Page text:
Here are this year's national points of emphasis for officials (read the entire document here). Simply put I'm a big fan.
1) Traveling. I especially hate the bunny hop that shooters use to get their feet set and the Robert Parish (CHIEF!) spin move in the post. The first is a blatant travel that rarely got called and the other is physically impossible to do without walking. Those and the 95 foot jump stop are included in the emphasis.
2) Closely guarded. DLS coach Dave Thorsen is going to be a huge fan of this one. Count me in that group too. Remember its exactly 6 feet from the FT line to the top of the key. That's a long way and 6 feet is the rule. Too often it was enforced as just outside arm's length (so 4 ft max).
Also if there's a switch (say on a screen/roll), the count continues as long as a defender is within 6 feet. Almost always, officials stop the count which wasn't the rule. Worth noting too that the official is suppossed to start a visual count and then if the count switches (say holding the ball to dribble), then the count switches arms. That should eliminate any misunderstandings. All in all its good for the game as its frustrating to see point guards or stars just stand out high and beat the ball to death.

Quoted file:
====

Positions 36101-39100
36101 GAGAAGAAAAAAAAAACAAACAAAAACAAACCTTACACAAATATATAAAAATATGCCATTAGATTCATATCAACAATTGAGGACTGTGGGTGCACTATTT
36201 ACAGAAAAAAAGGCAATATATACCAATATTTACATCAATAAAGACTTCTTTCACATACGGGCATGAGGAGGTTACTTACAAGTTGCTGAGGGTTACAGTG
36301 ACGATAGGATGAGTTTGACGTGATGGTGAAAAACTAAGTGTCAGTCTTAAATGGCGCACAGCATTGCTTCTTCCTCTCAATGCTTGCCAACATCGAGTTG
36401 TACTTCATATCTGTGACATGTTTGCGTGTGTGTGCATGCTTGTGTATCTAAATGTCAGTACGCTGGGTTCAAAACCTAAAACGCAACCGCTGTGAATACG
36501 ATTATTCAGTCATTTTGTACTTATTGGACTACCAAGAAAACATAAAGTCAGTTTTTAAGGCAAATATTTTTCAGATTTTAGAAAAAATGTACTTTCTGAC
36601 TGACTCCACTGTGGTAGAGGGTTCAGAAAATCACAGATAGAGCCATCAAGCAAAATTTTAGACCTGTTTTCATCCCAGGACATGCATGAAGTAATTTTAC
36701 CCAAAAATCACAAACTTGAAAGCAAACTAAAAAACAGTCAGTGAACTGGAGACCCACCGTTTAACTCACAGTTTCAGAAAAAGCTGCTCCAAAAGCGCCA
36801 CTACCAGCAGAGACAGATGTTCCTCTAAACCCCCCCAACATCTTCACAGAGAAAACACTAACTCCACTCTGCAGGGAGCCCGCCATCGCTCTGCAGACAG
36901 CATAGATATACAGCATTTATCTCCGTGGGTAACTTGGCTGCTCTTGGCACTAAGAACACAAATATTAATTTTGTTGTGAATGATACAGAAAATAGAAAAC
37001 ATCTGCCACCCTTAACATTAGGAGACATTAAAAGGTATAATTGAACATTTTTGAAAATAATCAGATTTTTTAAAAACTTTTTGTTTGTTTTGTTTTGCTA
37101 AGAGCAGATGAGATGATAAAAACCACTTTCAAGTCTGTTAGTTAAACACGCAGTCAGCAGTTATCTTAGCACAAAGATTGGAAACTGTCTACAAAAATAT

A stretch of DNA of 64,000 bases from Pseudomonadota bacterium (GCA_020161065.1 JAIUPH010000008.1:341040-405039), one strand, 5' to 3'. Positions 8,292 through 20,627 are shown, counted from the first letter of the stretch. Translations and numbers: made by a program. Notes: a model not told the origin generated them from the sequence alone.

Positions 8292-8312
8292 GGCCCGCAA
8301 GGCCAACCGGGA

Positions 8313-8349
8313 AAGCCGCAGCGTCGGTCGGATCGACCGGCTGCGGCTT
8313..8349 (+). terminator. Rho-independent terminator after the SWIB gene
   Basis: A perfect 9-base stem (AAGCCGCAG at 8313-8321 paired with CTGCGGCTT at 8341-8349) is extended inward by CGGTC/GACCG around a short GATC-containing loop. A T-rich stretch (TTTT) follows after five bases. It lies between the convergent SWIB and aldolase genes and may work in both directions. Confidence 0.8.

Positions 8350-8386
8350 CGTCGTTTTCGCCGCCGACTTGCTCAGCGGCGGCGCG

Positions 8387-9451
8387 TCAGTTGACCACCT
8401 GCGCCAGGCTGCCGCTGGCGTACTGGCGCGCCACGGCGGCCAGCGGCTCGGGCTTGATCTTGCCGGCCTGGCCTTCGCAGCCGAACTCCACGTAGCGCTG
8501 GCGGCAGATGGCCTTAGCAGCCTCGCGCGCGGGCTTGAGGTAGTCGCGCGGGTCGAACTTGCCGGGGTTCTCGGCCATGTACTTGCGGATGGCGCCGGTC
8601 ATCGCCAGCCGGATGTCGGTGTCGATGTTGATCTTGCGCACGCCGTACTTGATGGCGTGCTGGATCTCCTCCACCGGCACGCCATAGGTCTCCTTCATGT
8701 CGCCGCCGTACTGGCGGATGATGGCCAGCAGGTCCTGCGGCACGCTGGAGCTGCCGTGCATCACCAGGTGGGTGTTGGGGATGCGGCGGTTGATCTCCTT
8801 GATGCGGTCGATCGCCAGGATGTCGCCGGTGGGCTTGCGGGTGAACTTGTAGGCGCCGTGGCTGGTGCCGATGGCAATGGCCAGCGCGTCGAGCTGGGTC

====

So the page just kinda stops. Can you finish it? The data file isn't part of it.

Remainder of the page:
3) Block/Charge. Some clarifications. An interesting one though that I don't quite get. On a pass ahead, if you catch and turn and the guy doesn't give you any room, that's a charge. Yes the guy often walks before he charges but sometimes the walk is called as a bailout. That to me is inconsistent with the case where a screener has to give a blind defender a step.
Replay similar to what we've used in Minnesota is now allowed nation wide which I'm a big fan of. The games are played in college or pro arenas with the technology, why not take advantage of it. But I hated the argument that officials are held to an impossible standard on it.
Now if we get the MSHSL to add in emphasis on slapping the backboard, we should be set.